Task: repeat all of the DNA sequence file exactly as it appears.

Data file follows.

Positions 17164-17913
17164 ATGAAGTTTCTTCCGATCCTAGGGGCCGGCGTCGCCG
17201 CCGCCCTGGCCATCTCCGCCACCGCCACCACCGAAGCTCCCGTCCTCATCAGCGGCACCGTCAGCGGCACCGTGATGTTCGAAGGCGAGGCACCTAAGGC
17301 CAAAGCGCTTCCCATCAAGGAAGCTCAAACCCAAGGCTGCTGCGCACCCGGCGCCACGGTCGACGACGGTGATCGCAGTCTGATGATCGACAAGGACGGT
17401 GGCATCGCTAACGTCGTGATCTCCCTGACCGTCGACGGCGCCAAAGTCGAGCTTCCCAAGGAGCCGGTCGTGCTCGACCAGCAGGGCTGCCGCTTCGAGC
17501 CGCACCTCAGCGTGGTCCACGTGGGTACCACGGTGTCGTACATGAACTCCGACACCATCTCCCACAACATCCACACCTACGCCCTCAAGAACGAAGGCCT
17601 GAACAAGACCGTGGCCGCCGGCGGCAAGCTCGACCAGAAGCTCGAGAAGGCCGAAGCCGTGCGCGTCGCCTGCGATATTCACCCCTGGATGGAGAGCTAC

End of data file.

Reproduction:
Positions 17164-17913
17164 ATGAAGTTTCTTCCGATCCTAGGGGCCGGCGTCGCCG
17201 CCGCCCTGGCCATCTCCGCCACCGCCACCACCGAAGCTCCCGTCCTCATCAGCGGCACCGTCAGCGGCACCGTGATGTTCGAAGGCGAGGCACCTAAGGC
17301 CAAAGCGCTTCCCATCAAGGAAGCTCAAACCCAAGGCTGCTGCGCACCCGGCGCCACGGTCGACGACGGTGATCGCAGTCTGATGATCGACAAGGACGGT
17401 GGCATCGCTAACGTCGTGATCTCCCTGACCGTCGACGGCGCCAAAGTCGAGCTTCCCAAGGAGCCGGTCGTGCTCGACCAGCAGGGCTGCCGCTTCGAGC
17501 CGCACCTCAGCGTGGTCCACGTGGGTACCACGGTGTCGTACATGAACTCCGACACCATCTCCCACAACATCCACACCTACGCCCTCAAGAACGAAGGCCT
17601 GAACAAGACCGTGGCCGCCGGCGGCAAGCTCGACCAGAAGCTCGAGAAGGCCGAAGCCGTGCGCGTCGCCTGCGATATTCACCCCTGGATGGAGAGCTAC